Communicating quantum: The cat is dead, guys
The cat might also be alive for all we know, but it is most certainly not both at the same time. Checking on the state of a cat will make it purr, snarl, ask for food (most likely) – but it will not affect its wellbeing in any way. Let’s be honest: Schrödinger’s analogy* is useless for anyone new to the subject, trying to understand basic quantum effects – yet it is the most widely used in media today. A revolutionary technology that will affect everything and everyone – but no satisfactory way to describe even the most basic concepts of it? Let’s change that, together. Let’s make this World Quantum Day (April 14) the day we retire the cat and give rise to new analogies that will help everyone understand the concepts of superposition and entanglement!
About to retire: The cat. © Adobe Stock Free Images, #217009176
For me as a tech PR professional, quantum computing is one of the most exciting areas of innovation today. While the technology itself is very young – we still need to figure out what makes the ideal qubit, which architectures will scale, how to minimise errors and how to effectively write code that will be able to exploit the full potential of quantum computers – the public eye has started following each milestone the industry makes. The impact quantum computing will have on the world will be huge, and people want to understand the things that change their lives.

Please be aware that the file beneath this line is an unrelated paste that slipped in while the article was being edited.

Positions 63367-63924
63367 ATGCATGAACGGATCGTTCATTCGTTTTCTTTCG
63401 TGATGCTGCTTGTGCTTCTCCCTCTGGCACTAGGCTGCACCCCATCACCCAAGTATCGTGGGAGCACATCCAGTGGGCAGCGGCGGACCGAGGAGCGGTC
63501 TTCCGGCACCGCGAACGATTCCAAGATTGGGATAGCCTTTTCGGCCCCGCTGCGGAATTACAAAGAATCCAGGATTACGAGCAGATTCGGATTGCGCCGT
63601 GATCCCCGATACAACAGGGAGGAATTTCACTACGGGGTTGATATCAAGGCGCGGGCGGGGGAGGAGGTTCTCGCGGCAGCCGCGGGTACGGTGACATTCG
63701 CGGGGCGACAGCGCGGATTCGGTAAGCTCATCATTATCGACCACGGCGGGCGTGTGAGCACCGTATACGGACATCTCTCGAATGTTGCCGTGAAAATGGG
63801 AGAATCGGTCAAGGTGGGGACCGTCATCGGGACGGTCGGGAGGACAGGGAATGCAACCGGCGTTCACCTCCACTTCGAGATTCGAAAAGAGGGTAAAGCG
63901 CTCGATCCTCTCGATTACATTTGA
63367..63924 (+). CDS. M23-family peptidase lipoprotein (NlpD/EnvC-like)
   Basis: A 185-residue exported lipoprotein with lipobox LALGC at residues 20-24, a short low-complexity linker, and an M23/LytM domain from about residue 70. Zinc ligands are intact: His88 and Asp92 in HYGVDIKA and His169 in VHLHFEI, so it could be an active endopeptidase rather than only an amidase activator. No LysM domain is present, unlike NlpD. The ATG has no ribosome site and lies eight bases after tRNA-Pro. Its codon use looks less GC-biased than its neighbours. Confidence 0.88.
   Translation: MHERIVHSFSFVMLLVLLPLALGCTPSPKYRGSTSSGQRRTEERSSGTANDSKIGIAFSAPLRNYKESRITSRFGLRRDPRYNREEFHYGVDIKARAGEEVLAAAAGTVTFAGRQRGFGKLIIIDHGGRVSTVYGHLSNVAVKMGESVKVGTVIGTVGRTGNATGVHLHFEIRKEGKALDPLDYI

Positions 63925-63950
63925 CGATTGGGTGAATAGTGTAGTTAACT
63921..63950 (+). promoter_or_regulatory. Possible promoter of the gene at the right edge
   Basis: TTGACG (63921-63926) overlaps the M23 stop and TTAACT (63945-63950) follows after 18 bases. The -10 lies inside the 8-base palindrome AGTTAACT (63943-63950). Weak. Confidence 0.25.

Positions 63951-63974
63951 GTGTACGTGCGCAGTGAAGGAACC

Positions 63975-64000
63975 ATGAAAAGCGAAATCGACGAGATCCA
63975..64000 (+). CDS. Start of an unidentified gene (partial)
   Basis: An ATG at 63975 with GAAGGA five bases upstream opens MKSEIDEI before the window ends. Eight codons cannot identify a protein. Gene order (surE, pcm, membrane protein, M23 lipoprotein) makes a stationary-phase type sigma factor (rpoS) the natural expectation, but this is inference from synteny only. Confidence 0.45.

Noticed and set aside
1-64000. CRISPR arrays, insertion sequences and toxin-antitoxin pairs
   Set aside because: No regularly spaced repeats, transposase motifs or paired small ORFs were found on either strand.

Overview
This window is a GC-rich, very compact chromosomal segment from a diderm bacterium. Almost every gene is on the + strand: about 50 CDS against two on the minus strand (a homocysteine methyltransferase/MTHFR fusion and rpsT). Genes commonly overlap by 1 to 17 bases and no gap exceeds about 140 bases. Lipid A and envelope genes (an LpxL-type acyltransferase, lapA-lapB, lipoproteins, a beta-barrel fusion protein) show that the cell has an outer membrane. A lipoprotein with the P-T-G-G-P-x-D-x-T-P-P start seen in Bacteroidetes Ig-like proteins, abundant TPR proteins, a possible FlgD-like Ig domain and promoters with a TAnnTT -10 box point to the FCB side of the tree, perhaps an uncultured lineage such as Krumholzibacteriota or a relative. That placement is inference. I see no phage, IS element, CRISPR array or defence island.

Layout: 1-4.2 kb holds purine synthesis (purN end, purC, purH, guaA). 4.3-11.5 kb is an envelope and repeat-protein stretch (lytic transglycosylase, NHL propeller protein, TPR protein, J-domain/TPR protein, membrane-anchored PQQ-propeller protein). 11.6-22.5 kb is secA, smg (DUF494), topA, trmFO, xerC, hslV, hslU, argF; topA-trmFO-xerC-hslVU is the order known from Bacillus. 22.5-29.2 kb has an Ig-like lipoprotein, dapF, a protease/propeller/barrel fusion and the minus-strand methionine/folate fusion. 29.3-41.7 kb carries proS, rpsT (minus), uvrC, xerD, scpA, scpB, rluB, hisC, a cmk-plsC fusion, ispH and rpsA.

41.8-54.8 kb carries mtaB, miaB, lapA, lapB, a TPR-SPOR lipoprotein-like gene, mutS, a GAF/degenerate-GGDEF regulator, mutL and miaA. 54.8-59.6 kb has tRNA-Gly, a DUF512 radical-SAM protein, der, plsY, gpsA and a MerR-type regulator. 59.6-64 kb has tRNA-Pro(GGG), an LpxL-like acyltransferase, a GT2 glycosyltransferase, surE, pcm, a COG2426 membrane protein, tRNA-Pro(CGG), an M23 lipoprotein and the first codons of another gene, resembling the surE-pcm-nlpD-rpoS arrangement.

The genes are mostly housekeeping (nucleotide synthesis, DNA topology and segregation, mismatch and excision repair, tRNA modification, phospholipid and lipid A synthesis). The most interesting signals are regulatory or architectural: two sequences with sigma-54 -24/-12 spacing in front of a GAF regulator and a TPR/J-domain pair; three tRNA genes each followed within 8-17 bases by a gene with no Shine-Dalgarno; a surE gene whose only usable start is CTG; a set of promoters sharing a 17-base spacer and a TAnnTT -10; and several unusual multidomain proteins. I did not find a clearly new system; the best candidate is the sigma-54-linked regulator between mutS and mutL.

Now is also a good time for business leaders to familiarise themselves with quantum computing. Supercomputing centres in Europe are adding early quantum computers (e.g. a D-Wave annealer in Jülich, an IQM machine in Munich or an IBM Q System One by Stuttgart – living in Germany, I mostly follow local developments) and will make computing time available to enterprises, who have started setting up quantum teams in their innovation units. The race is on: the US, China and Europe are all competing (and collaborating) to develop larger-scale quantum computers beyond the 50-100 qubits that are possible today.
However, the really hard challenge is learning about the topic. Any “idiot’s guide to quantum computing” has mathematical formulas on page 2 (quantum mechanical states are best described using Dirac bra-ket notations, and this is where it already gets difficult for me, and when matrix or linear algebra joins in a page or two later, it does not help me very much), and common sense does not help with getting one’s head around basic concepts such as “superposition”, “observation” or “measurement” and “entanglement” either.
Analogies are the best option the broad public has, but there aren’t any good ones out there. The cat and the spinning coin (which supposedly has multiple states at once while spinning) are the ones journalists are using in every single article today to tackle the “multiple states at once” paradox. As far as I know, no one has tried to come up with an analogy to describe quantum entanglement.
The question is: Can we do better, together? I guess we’ll find out!